If you don’t know why it’s better to be alive today rather than 200 years ago, why all indicators that make it possible to live a rich and fulfilled life have improved, and hoe far-reaching this development is, the book is for you. If you’re already a rational optimist who believes in the problem-solving capacities of humans, you’ll learn little new.

Relentless Forward Progress: A Guide to Running Ultramarathons by Bryon Powell

It’s not a very well-comprised book, containing lots of snippets and ideas, but hardly a clear structure. If you have no (or very little) knowledge about how to prepare for ultra races, this is a good starting point, but some of its advice is dated and potentially dangerous (e.g. the sections on how much to drink during a race).

Right Ho, Jeeves by P.G. Wodehouse

Described by many as one of the finest pieces of the humorist literature, the book has aged quite a bit, and I found the plot to be a little too forced (in the sense of: set up for misunderstandings that will only later get resolved, but that no one would have been expected to fall for in the first place, such as all the ‘accidental’ engagements that take place). It opens a nice window onto Britain before WWII for anyone not familiar with it, and it’s an enjoyable read, but I’d hesitate to recommend it.

Right-Wing Collectivism: The Other Threat to Liberty by Jeffrey Tucker

This is more like a collection of personal stories and blog posts. No depth, many pseudo-intellectual insights typical of think tank people who write on academic topics (did you know that Hegel was to blame for all the collectivist misery of the 20th century?), but a lot of quotable material for people looking for a confirmation of their worldview.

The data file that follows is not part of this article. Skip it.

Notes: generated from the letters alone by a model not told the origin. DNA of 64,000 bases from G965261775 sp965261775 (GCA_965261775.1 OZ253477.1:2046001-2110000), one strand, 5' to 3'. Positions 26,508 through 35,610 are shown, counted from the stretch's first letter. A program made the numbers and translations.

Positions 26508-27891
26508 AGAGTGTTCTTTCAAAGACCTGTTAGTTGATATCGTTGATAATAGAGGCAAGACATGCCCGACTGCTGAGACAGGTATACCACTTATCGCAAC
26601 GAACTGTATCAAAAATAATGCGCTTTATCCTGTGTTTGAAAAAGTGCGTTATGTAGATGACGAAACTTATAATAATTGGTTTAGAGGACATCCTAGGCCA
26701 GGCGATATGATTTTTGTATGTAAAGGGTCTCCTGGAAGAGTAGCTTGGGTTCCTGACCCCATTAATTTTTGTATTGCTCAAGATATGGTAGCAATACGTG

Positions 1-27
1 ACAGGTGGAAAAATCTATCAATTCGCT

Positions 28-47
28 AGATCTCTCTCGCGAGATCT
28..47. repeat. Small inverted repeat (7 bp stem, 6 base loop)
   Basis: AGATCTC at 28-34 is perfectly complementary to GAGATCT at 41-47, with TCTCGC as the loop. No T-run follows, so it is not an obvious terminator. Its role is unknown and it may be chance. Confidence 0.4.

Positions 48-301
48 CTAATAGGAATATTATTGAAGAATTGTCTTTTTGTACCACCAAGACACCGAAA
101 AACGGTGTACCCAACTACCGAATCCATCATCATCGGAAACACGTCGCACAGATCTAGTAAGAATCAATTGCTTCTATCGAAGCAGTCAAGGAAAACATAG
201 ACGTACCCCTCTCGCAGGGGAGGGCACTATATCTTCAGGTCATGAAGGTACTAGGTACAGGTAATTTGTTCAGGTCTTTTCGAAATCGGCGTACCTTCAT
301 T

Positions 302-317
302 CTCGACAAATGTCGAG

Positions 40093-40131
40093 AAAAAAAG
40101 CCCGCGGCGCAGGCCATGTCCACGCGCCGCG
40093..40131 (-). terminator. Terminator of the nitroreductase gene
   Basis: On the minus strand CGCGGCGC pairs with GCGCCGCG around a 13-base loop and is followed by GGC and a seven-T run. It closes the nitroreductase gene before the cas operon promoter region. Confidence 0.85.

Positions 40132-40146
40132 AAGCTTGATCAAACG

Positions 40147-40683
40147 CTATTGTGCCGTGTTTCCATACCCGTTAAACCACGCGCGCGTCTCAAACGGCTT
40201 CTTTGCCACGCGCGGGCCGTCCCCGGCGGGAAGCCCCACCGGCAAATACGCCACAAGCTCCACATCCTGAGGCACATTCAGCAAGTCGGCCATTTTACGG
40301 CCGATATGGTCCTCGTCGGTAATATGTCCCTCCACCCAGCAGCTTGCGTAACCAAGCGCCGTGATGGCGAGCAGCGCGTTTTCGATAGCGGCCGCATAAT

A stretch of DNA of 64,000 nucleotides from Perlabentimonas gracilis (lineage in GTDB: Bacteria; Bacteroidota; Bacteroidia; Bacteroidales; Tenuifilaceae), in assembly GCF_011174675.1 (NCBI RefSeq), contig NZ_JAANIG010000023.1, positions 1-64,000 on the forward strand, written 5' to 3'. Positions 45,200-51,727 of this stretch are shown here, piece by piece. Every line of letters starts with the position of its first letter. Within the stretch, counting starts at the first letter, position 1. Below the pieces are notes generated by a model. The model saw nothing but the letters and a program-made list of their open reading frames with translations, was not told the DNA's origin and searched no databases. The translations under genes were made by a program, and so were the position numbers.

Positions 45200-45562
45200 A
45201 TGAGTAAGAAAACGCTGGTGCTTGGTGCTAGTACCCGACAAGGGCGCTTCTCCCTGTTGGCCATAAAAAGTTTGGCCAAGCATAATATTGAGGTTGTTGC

A Room With A View by E. M. Foster

A novel that I finished with a ‘meh’. Sometimes quite confusing and unrealistic, I was neither impressed nor disappointed by it.

Seven Types of Atheism by John Gray

Gray is a cynic, and he lets it shine through whenever he can. He presents a survey of several different types (not all of which are actually very different) of atheism, which he defines as the absence of belief in a creator-god, and finds most of them wanting. Many of them, according to Gray, are but ersatz religions, because their adherents cannot cope with the fact that there is no sense nor meaning in the universe. However, it is unclear why the types of atheism he embraces (Santayana, Conrad, Spinoza…) offer much anything at all, but maybe that’s the whole point — I find it hard not to label this as ‘nihilist’. His criticism of progress as a secular replacement for the heavenly kingdom of Christianity is a fair point to consider, but I don’t know how arrives at the much stronger claim that the idea of ‘progress’ makes no sense from there.